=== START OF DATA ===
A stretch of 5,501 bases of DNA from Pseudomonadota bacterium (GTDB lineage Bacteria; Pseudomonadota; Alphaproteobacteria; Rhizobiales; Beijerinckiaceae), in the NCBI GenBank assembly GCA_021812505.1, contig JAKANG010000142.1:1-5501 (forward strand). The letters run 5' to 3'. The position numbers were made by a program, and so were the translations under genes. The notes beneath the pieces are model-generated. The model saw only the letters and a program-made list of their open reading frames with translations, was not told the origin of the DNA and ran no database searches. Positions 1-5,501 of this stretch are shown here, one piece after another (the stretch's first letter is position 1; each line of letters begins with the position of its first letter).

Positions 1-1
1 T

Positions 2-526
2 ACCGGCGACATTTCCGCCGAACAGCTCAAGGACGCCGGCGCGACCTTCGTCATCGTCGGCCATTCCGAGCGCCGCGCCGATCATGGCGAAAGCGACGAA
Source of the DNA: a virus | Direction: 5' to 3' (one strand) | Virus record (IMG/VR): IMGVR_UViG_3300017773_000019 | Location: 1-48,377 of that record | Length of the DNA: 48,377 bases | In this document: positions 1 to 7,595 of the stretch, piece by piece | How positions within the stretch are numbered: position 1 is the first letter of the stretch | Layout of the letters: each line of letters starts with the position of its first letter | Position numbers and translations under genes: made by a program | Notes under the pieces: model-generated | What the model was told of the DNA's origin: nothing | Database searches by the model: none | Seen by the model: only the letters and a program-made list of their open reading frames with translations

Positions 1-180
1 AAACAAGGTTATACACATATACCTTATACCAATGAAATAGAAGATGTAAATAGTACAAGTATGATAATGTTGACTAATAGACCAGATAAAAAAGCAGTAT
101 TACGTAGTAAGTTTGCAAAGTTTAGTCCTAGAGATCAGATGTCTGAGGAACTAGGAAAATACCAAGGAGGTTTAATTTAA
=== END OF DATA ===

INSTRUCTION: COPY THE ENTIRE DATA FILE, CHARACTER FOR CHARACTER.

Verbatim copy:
A stretch of 5,501 bases of DNA from Pseudomonadota bacterium (GTDB lineage Bacteria; Pseudomonadota; Alphaproteobacteria; Rhizobiales; Beijerinckiaceae), in the NCBI GenBank assembly GCA_021812505.1, contig JAKANG010000142.1:1-5501 (forward strand). The letters run 5' to 3'. The position numbers were made by a program, and so were the translations under genes. The notes beneath the pieces are model-generated. The model saw only the letters and a program-made list of their open reading frames with translations, was not told the origin of the DNA and ran no database searches. Positions 1-5,501 of this stretch are shown here, one piece after another (the stretch's first letter is position 1; each line of letters begins with the position of its first letter).

Positions 1-1
1 T

Positions 2-526
2 ACCGGCGACATTTCCGCCGAACAGCTCAAGGACGCCGGCGCGACCTTCGTCATCGTCGGCCATTCCGAGCGCCGCGCCGATCATGGCGAAAGCGACGAA
Source of the DNA: a virus | Direction: 5' to 3' (one strand) | Virus record (IMG/VR): IMGVR_UViG_3300017773_000019 | Location: 1-48,377 of that record | Length of the DNA: 48,377 bases | In this document: positions 1 to 7,595 of the stretch, piece by piece | How positions within the stretch are numbered: position 1 is the first letter of the stretch | Layout of the letters: each line of letters starts with the position of its first letter | Position numbers and translations under genes: made by a program | Notes under the pieces: model-generated | What the model was told of the DNA's origin: nothing | Database searches by the model: none | Seen by the model: only the letters and a program-made list of their open reading frames with translations

Positions 1-180
1 AAACAAGGTTATACACATATACCTTATACCAATGAAATAGAAGATGTAAATAGTACAAGTATGATAATGTTGACTAATAGACCAGATAAAAAAGCAGTAT
101 TACGTAGTAAGTTTGCAAAGTTTAGTCCTAGAGATCAGATGTCTGAGGAACTAGGAAAATACCAAGGAGGTTTAATTTAA